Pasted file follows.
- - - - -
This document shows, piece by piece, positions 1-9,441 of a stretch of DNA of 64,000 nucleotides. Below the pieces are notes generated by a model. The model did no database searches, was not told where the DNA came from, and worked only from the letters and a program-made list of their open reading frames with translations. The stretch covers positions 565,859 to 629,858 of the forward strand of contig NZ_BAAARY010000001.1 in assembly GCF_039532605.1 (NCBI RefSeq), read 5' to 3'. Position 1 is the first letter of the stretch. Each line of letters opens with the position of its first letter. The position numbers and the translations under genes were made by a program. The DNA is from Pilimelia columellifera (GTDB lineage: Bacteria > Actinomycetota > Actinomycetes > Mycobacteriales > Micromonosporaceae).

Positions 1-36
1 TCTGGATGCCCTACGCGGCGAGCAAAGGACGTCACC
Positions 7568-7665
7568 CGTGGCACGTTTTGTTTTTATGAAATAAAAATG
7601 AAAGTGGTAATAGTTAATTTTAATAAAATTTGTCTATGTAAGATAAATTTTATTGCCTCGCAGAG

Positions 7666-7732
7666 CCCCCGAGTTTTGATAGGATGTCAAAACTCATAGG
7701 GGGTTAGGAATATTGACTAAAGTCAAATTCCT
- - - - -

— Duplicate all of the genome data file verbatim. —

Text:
This document shows, piece by piece, positions 1-9,441 of a stretch of DNA of 64,000 nucleotides. Below the pieces are notes generated by a model. The model did no database searches, was not told where the DNA came from, and worked only from the letters and a program-made list of their open reading frames with translations. The stretch covers positions 565,859 to 629,858 of the forward strand of contig NZ_BAAARY010000001.1 in assembly GCF_039532605.1 (NCBI RefSeq), read 5' to 3'. Position 1 is the first letter of the stretch. Each line of letters opens with the position of its first letter. The position numbers and the translations under genes were made by a program. The DNA is from Pilimelia columellifera (GTDB lineage: Bacteria > Actinomycetota > Actinomycetes > Mycobacteriales > Micromonosporaceae).

Positions 1-36
1 TCTGGATGCCCTACGCGGCGAGCAAAGGACGTCACC
Positions 7568-7665
7568 CGTGGCACGTTTTGTTTTTATGAAATAAAAATG
7601 AAAGTGGTAATAGTTAATTTTAATAAAATTTGTCTATGTAAGATAAATTTTATTGCCTCGCAGAG

Positions 7666-7732
7666 CCCCCGAGTTTTGATAGGATGTCAAAACTCATAGG
7701 GGGTTAGGAATATTGACTAAAGTCAAATTCCT